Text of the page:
The tunnels themselves are a real masterpiece, kilometers long, deep in the earth and so small, that a tall European can’t go through straight. So crazy! Unfortunately, pictures aren’t allowed inside as you get very close to the border and everything is a supersecret military zone.

eingang dritter tunnel nach nordkorea

The DMZ tour: Is it worth it?

Although it’s full of political propaganda (which can get quite annoying) and we were obliged to visit a fabric sale with gemstones after the whole tour even if nobody wanted, I’d still recommend a DMZ tour. As I mentioned before, it’s just a good way to understand better Korean history – and it’s really close to Seoul.

Book your tour to the DMZ here*

fahrt zur grenze nordkorea

More things to do in Seoul: 

6 Things You Have To See in Seoul!
Seoul: Free entry at Gyeongbokgung Palace

from seoul to the border to north korea

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  1. An interesting trip but i wish they would stop all the propaganda & just let people see it for themselves. That’s what puts me off all these trips into North Korea itself, they only show you what they want you to see. This would be worth a look at when i make it over to Seoul though!

  2. This is a good handy day trip to do from Seoul, but my main goal is to go inside North Korea and break all the rules…I mean, have a look around :D

  3. This would be really interesting, and I would find it fascinating to visit too – interesting to hear that both sides blast music as political propaganda. I’ve heard about the tunnels and would love to experience it for myself … sad to hear that the train station has never been used and never realized its full potential as a symbol for hope and reconciliation.

  4. Looks like an interesting trip, I love the colorful fence, even though the reason for it might not be wonderful. Sad that they ruin it with political propaganda, but agreed it looks like a great way to understand the country and the culture a little bit better. We have never been and honestly it has never been on our radar, so it was interesting to read something different!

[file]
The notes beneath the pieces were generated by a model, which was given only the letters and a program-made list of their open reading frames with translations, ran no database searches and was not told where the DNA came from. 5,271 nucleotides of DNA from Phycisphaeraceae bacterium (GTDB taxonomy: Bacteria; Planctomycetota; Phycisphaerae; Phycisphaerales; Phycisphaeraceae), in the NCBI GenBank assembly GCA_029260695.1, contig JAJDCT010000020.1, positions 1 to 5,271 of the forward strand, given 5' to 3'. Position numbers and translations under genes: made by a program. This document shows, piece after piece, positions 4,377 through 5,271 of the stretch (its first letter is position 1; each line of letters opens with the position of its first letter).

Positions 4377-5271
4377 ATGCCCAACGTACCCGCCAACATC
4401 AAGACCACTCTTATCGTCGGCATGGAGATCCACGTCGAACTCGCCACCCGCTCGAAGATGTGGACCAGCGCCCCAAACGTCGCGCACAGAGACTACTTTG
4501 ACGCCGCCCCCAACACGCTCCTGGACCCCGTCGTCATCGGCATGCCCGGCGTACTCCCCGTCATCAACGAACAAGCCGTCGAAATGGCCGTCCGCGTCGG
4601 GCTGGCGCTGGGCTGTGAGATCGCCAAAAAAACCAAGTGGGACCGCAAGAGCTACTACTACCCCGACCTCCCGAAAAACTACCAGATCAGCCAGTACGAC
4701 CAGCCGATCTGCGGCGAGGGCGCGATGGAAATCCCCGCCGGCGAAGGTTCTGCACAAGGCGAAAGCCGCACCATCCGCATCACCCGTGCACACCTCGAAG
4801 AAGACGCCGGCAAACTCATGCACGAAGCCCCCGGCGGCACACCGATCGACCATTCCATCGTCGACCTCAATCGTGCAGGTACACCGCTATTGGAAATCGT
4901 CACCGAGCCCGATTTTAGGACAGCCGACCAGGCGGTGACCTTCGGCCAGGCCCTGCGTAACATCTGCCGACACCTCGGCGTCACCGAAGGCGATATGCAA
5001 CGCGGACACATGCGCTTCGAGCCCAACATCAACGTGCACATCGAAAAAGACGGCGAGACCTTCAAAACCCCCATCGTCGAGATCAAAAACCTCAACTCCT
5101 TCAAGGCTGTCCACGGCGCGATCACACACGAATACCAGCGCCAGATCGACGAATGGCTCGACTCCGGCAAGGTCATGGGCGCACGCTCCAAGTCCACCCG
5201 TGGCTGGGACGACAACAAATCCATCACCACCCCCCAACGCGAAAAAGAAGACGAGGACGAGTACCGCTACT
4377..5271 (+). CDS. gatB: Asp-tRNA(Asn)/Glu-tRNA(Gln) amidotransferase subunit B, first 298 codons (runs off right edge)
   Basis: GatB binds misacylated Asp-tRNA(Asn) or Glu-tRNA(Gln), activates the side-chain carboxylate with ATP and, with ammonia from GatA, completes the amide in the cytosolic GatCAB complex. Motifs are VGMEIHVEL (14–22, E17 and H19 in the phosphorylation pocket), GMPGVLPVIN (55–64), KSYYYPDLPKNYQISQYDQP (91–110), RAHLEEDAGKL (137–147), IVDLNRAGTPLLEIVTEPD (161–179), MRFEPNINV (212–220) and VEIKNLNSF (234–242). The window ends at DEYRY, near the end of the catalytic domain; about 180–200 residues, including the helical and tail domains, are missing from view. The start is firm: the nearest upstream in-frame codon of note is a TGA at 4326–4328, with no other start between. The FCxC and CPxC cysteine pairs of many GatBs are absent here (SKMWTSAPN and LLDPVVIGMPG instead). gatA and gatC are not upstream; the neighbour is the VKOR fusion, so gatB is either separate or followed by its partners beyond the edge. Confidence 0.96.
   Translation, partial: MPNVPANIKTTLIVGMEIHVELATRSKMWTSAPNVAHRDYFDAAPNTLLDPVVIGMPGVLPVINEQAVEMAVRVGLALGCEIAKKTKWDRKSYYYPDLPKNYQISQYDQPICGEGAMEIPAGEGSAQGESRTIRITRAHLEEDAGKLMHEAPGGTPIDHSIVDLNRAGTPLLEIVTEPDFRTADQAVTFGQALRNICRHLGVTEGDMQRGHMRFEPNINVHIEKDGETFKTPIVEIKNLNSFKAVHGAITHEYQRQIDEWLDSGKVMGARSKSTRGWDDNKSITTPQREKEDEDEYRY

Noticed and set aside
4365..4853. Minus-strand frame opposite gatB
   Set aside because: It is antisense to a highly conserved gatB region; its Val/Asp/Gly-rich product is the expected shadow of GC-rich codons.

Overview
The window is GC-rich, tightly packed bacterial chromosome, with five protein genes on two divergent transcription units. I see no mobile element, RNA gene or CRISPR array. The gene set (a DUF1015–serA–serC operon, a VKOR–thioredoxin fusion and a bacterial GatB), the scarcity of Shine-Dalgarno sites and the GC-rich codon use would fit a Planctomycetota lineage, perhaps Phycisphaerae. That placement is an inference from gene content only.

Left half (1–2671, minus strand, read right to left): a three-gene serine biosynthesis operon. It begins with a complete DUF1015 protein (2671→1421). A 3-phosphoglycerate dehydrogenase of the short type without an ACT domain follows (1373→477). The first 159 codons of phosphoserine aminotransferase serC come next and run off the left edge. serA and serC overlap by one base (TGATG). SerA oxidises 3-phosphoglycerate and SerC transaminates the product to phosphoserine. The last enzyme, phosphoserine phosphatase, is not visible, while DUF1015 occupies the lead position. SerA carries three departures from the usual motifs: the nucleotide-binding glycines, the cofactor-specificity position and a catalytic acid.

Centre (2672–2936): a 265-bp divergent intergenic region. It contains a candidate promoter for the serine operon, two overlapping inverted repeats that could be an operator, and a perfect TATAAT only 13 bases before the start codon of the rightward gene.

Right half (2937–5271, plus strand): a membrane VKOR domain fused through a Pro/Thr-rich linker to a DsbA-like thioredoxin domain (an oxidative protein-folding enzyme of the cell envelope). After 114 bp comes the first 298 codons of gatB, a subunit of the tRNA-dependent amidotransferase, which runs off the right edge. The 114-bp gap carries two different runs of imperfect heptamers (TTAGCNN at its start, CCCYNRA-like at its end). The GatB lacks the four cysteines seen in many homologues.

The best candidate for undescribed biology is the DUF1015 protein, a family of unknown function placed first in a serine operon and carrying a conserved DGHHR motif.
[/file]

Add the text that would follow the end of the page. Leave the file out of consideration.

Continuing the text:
5. We are planning a trip to South Korea this summer and were just talking about going to the DMZ. Perfect timing! I’ve heard such interesting things about it, and your post has me even more excited to see it. We got the chance to go to the border of North Korea from China in 2012. It was interesting and bizarre!

  6. My son recently visited the DMZ and found it fascinating even though, obviously, he would have liked to have been able to explore further and on his own! He did have a great time in Seoul!

  7. It’s interesting to see how DMZ is like. I didn’t get to go the last time I was in S. Korea. Thanks for the virtual tour!

  8. Such an interesting trip, although like you I’d find the propaganda gruelling to cope with after a while. That said, understanding places like these is really important, even if you didn’t go into North Korea itself. If I ever make it to this part of the world, I would like to do a tour!

  9. I didn’t realize there were tunnels, that’s really interesting. And I could imagine that during the whole tour you’d be hearing a lot of propaganda, but I think it’d still be worth taking the tour. It’s always good to learn a bit more history.

  10. Hi Tatiana,

    Just a question: how or where did you book the tour? Or can you go independent? Thank you!